Shona Innes from Australia – wife, mother, clinical psychologist and children’s book author was recently interviewed as she takes us inside the life of a child psychologist, which you deem to find interesting.
Can you explain to our readers what forensic psychology is?
It’s the application of psychological knowledge to the Law. So, this means, on a day-to-day basis, I may be working with young offenders, or victims of crime, or those who are being raised in Government care systems– assisting them to understand their behavior, emotions and histories so they can lead safer and happier lives.
What is age of the youngest child you have ever counseled?
I have had sessions with pregnant mothers, and mothers with very young children. When a child is very young, it’s their people and environment that I tend to work with to help them settle. In fact, working with a child’s team is always a really big part of the work.
My individual sessions with children might start at around five years and become a bigger part of the treatment package as the child ages. Young children usually start with work about identifying feelings, asking for help from safe people and behavior and as their brains mature, the work becomes more about their thinking and their beliefs.
What was your inspiration for the book ‘Life is Like the Wind’ ?
Life is Like the Wind was written as a letter to a little boy who had a history of significant abuse and neglect and had been permanently adopted with his siblings by a very warm woman. The child had so much to ask the adoptive mother about her own mother and, as her mother had passed away, she found it a difficult subject to talk about. They both needed a simple way to relate, so that they could talk about it. Putting it in a letter meant that they could read through it together in a quiet and special moment and go back to it if there were more questions that needed answering. Also, many children like to repeat things over and over again as they learn and they often ask things over and over again. If it’s written down in a special place, it can be a “go to” resource.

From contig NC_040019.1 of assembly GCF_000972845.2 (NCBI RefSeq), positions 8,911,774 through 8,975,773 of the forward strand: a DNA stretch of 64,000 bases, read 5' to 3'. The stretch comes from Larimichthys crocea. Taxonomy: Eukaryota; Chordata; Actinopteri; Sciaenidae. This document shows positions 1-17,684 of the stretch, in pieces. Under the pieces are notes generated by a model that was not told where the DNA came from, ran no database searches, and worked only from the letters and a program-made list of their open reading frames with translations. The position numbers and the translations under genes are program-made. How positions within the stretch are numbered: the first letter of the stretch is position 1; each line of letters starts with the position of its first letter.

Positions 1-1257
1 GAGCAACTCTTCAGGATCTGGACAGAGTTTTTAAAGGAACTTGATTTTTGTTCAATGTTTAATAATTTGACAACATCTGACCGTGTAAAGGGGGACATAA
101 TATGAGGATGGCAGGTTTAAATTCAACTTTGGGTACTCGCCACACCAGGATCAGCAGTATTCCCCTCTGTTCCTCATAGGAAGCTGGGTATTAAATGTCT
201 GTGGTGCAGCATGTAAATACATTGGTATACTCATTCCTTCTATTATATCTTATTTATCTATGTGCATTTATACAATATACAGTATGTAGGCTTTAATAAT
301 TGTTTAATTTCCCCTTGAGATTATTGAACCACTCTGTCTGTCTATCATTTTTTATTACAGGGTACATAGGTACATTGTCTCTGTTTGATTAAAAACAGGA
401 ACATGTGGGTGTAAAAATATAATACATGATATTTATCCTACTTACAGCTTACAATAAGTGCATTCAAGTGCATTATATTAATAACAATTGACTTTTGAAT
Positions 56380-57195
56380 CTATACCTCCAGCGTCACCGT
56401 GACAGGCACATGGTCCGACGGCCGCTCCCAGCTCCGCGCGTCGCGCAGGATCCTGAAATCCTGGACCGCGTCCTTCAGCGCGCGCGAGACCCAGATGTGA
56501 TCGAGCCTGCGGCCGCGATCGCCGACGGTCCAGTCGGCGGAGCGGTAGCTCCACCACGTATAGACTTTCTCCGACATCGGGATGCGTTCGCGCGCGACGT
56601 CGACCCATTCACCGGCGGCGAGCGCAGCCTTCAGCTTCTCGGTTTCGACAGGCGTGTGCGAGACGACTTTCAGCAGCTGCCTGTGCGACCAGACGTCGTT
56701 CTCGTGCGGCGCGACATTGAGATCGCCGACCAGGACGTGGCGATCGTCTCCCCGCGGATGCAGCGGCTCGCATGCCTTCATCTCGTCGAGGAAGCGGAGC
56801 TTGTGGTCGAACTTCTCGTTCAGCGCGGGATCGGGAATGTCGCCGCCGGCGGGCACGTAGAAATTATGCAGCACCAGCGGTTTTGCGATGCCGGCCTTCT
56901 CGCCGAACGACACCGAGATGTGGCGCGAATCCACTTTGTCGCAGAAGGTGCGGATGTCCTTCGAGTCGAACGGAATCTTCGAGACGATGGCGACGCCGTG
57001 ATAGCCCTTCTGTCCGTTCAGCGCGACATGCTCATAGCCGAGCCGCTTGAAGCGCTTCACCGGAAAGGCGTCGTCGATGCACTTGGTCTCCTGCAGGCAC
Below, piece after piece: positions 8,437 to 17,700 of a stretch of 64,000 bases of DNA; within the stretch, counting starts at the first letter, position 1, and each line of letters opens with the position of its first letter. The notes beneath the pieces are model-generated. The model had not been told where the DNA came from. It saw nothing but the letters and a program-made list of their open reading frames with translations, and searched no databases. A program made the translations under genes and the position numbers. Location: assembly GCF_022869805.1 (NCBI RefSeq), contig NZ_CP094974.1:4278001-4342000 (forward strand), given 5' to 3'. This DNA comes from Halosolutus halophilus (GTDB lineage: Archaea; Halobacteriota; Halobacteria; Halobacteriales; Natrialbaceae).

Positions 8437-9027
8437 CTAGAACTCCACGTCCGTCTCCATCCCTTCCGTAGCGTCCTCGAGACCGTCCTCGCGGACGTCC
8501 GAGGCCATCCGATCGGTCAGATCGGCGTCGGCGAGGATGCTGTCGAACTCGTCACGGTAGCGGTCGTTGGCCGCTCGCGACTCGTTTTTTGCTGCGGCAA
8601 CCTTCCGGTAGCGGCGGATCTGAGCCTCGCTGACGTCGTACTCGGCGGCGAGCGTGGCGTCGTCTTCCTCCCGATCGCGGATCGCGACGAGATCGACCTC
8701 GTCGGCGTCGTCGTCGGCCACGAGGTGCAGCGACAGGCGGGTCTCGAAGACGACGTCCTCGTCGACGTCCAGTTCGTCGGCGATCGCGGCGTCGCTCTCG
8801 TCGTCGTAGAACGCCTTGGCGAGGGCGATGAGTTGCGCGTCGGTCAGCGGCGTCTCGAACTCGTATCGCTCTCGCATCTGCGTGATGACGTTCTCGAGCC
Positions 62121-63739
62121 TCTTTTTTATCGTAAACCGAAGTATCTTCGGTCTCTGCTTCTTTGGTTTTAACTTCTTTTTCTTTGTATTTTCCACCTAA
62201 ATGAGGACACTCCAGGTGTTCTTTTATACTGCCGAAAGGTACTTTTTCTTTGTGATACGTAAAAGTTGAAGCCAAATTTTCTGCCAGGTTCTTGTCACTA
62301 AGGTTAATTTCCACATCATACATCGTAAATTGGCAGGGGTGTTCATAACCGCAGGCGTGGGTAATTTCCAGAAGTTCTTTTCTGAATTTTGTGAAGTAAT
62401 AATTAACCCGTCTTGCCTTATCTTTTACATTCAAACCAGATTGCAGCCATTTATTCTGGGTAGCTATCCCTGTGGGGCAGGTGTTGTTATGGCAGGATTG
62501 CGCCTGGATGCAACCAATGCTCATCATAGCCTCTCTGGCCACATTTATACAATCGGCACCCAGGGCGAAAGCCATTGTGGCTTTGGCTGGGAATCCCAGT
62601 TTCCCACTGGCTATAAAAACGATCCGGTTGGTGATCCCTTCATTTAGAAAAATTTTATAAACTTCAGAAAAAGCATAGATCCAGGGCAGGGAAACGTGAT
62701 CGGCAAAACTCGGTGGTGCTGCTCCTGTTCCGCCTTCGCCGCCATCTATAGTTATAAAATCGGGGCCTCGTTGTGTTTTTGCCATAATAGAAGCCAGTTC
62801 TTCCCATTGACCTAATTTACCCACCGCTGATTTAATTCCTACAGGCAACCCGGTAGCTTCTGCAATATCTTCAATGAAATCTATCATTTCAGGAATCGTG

At what age can children comprehend that someone they know has passed away and they will not be able to see that someone ever again?
I know it’s a psychologist’s fav0rite answer, but “it depends.” If the child has had a very close and secure attachment, a very young infant will likely know that something is not right or something is missing and they may need additional soothing. There are a number of phases that children go through in their cognitive and emotional development and not all do so at the same time or rate. A three or four-year-old will often want to speak lots about the person who has died and will do so in a very matter of fact way. They understand the concept, and they know about feeling sad, but they may not link it to consequence and feelings in a way that helps them to know the best times and places to talk about it. For instance, they might introduce themselves to strangers in the supermarket and tell them – “Hi, my name is Lucy and my Mum’s mum just died and she’s sad.”
If you could give new parents three pieces of advice on raising well-adjusted, happy and kind children what would they be?
- Provide them with a safe base.
- Encourage them to explore beyond the base, test limits, get dirty, observe life and other people, make mistakes, laugh and play.
- Provide boundaries and swift, firm, appropriate consequences if they are crossed.